Changes in your ability to drive can affect your sense of independence and may impact on your family too. However, it may help to remember that the decision is made for your safety and wellbeing. It is also made for the safety of passengers, pedestrians and other road users who could be injured if your driving is unsafe. If you have to stop driving, you may want to talk to a counsellor or someone who has been through a similar experience. Depending on your situation and your ongoing health, it may be possible to return to driving at a later stage.
For more information, talk to your doctor or visit the Frequently Asked Questions under ‘Assessing Fitness to Drive’ on the Austroads website.
If your licence has restrictions but you ignore them or drive unsafely, your licence may then be suspended or cancelled. If your licence has been suspended or cancelled, but you keep driving, you may be fined. In addition, if you have an accident whilst driving, you could be charged with a criminal offence and your insurance policy will no longer be valid.
"I was diagnosed with a grade 4 glioblastoma multiforme that couldn’t be operated on, so I had radiotherapy and chemotherapy. I needed to stop work and I couldn’t drive. I found it all mentally draining, but eventually my scans came back clear." - John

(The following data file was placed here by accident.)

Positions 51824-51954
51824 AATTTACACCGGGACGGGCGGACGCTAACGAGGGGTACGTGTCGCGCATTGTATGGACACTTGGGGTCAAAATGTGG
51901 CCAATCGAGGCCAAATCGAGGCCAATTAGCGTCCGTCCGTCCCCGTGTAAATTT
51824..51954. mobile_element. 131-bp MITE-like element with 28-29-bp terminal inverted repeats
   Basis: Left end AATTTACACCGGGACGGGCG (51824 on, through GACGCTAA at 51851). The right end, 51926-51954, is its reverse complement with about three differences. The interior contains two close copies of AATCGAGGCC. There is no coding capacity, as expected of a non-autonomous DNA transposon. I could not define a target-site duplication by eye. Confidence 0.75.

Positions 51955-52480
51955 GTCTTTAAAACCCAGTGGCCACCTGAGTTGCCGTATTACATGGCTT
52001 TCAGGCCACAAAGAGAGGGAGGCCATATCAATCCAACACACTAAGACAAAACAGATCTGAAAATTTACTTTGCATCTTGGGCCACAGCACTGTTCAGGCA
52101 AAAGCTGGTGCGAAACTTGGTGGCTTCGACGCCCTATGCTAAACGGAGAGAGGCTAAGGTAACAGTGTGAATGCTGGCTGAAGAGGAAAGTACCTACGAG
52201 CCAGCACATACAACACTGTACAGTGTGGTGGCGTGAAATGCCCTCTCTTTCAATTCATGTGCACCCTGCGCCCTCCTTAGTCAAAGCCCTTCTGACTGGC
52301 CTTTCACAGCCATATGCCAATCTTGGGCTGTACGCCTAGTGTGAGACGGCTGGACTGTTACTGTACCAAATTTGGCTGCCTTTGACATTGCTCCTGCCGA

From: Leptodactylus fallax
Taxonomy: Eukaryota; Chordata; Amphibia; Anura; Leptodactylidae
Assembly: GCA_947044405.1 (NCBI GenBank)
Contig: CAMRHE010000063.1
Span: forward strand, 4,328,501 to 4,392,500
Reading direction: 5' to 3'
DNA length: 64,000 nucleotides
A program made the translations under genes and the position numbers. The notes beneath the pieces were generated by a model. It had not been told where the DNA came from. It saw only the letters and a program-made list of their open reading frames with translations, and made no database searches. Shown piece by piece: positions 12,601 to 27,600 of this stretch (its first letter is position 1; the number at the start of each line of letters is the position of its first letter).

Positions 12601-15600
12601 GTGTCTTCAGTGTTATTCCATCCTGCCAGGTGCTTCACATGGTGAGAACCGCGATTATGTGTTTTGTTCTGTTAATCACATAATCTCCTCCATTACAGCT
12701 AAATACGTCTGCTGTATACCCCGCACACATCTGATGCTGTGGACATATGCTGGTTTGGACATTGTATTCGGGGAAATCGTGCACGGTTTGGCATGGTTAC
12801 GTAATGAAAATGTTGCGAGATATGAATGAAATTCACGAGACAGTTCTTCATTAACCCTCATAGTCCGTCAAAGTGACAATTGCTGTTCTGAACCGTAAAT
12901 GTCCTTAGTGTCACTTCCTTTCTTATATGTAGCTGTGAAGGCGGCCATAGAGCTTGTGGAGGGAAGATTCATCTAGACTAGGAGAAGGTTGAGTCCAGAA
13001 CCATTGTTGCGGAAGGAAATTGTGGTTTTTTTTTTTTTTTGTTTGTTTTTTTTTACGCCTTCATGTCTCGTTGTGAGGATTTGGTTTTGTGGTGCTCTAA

Reviewed by: A/Prof Matthew Foote, Associate Professor, University of Queensland and Staff Specialist, Radiation Oncology, Princess Alexandra Hospital, QLD; Dr Jason Papacostas, Neurosurgeon, Mater Private Hospital, QLD; Dr Dianne Clifton, Psychiatrist and Coordinator of Education, Psychosocial Cancer Care and Palliative Care, St Vincent’s Hospital, VIC; A/Prof Georgia Halkett, Assocaite Professor, Senior Research Fellow, School of Nursing and Midwifery, Faculty of Health Sciences, Curtin University, WA; Lawrence Cher, Neurologist and Neuro-oncologist, Olivia Newton John Cancer & Wellness Centre, Austin Hospital, VIC; Kate Brennan, Occupational Therapist, Princess Alexandra Hospital, QLD; Vivien Biggs, Neuro-oncology nurse practitioner, Briz Brain & Spine, QLD; Lindy Cohn, 13 11 20 advisor, Cancer Council NSW, NSW; Ms Dianne Legge, Brain Tumour Support Officer, Cancer Services, Olivia Newton-John Cancer & Wellness Centre, Austin Hospital, VIC; Russ Talbot, consumer, SA.